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Featured on our Friday rundown; they are called “Opportunity Scholarship” dollars and they are in limbo after a court ruling; a new report finds climate change is a big concern for Latino voters heading into the mid-term elections; and as we all head into the weekend a couple stories on protecting wild places across the USA.

OR Wilderness Protections "Back in Business" in Congress



April 8, 2011

PORTLAND, Ore. - Three bills introduced by the Oregon delegation in Congress on Thursday take another run at giving additional protection to several pristine and unusual areas of the state.

The legislation would designate the Devil's Staircase in the Coast Range as wilderness, add acreage to Oregon Scenic Caves National Monument and add protection for the Chetco River in southwest Oregon.

The first two proposals have been introduced before but didn't make it through Congress. Ken Rait, a senior officer with Pew Environment Group, says their chances may be better this year despite a tougher political climate.

"We're talking about places where there's been a critical amount of local support that has caught the interest of local officials and our congressional members. And it is on that basis that we think we will be successful, because these are efforts that have been built from the ground up."

The bills represent about 33,000 new wilderness acres for Oregon. At the end of the last Congress, Rait says, proposals for 2 million acres across the country expired without coming to final votes as lawmakers grappled with other issues.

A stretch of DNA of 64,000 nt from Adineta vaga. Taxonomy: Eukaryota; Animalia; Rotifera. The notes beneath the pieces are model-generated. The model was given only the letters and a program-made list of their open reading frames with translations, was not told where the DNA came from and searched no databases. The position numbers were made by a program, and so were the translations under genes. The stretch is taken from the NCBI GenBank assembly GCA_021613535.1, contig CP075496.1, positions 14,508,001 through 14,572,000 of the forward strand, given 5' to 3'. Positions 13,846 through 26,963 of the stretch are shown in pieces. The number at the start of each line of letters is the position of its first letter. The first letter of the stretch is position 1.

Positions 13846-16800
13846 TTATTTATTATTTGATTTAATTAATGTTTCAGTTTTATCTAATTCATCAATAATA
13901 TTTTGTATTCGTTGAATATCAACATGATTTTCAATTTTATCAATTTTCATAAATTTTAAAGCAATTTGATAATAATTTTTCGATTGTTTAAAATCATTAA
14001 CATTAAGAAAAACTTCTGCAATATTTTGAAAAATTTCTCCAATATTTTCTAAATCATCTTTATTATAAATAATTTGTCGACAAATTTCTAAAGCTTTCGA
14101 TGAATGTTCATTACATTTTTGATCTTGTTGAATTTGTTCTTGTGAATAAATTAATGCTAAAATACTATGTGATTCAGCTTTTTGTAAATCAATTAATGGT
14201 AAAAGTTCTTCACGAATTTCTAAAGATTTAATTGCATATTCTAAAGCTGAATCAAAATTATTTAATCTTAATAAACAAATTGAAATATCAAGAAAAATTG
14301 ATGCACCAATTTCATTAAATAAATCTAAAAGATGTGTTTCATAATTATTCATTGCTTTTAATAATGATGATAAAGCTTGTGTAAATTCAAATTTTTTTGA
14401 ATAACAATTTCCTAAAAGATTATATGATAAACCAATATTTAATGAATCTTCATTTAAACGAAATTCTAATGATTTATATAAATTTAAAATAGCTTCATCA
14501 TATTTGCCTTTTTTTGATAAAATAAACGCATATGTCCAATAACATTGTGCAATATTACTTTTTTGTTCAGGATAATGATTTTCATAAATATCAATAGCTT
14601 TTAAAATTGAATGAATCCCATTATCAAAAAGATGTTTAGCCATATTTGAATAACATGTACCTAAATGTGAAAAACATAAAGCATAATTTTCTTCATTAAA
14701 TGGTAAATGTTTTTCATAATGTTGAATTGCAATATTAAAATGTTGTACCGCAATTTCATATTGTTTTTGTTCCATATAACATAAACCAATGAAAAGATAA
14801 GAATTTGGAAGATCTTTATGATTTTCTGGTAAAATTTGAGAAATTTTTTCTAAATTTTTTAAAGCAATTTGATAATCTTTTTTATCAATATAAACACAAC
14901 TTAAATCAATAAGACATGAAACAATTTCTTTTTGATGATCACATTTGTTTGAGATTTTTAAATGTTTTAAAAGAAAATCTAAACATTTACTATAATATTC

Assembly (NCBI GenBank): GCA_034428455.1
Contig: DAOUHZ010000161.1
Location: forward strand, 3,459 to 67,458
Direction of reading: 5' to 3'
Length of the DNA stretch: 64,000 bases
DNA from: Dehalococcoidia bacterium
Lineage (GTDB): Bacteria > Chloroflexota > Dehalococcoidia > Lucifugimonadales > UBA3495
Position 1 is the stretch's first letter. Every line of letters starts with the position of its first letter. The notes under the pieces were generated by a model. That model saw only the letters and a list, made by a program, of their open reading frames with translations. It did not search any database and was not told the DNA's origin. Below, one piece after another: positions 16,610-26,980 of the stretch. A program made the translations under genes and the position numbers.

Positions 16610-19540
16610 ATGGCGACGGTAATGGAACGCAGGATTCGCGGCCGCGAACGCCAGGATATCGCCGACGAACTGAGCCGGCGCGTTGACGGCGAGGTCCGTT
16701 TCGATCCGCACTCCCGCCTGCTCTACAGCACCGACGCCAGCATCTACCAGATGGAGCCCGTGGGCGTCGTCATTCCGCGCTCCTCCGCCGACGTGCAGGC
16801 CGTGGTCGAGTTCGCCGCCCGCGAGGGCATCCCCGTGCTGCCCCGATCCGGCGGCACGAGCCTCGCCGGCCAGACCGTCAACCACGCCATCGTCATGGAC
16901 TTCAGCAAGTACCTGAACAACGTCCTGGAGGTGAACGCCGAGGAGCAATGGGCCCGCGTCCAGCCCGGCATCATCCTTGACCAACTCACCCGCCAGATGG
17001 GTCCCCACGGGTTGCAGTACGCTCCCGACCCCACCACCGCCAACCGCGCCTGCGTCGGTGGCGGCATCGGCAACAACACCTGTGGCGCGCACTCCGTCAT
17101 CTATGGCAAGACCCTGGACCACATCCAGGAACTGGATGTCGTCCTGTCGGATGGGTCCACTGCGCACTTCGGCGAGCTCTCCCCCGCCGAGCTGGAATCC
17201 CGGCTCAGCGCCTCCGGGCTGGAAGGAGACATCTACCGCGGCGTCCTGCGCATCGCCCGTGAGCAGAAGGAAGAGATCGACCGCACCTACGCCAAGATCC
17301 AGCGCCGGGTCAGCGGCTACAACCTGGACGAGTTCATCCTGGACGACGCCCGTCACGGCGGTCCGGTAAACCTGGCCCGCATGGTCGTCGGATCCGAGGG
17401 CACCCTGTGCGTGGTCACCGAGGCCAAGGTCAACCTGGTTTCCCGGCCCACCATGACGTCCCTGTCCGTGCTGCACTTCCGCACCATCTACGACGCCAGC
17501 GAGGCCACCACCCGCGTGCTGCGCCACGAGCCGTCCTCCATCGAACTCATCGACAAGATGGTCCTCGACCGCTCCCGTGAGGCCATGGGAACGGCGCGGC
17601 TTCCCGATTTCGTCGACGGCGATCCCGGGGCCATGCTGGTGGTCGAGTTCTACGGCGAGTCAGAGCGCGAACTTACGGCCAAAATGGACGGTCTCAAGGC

Part of the Chetco River already is classified as Wild and Scenic - but on the part that isn't, the river has become a hot spot for gold-mining claims and suction dredging, an underwater vacuum-style mining technique. Kavita Heyn, associate director of conservation for American Rivers, says the legislation would slow the "gold rush."

"The most important thing here is (that) it prevents any new claims and, with the expansion of suction-dredge mining in our state, this is really helpful. And so, this legislation could go a long way to ensuring this river, and salmon and drinking water are protected."

The Chetco made American Rivers' national list of "most endangered rivers" last year. The legislation would reclassify sections of the river as Wild and require more scrutiny of existing mining claims. U.S. Rep. Peter DeFazio and U.S. Sens. Jeff Merkley and Ron Wyden, all D-Ore., are sponsors of the three bills.

Chris Thomas, Public News Service - OR
 

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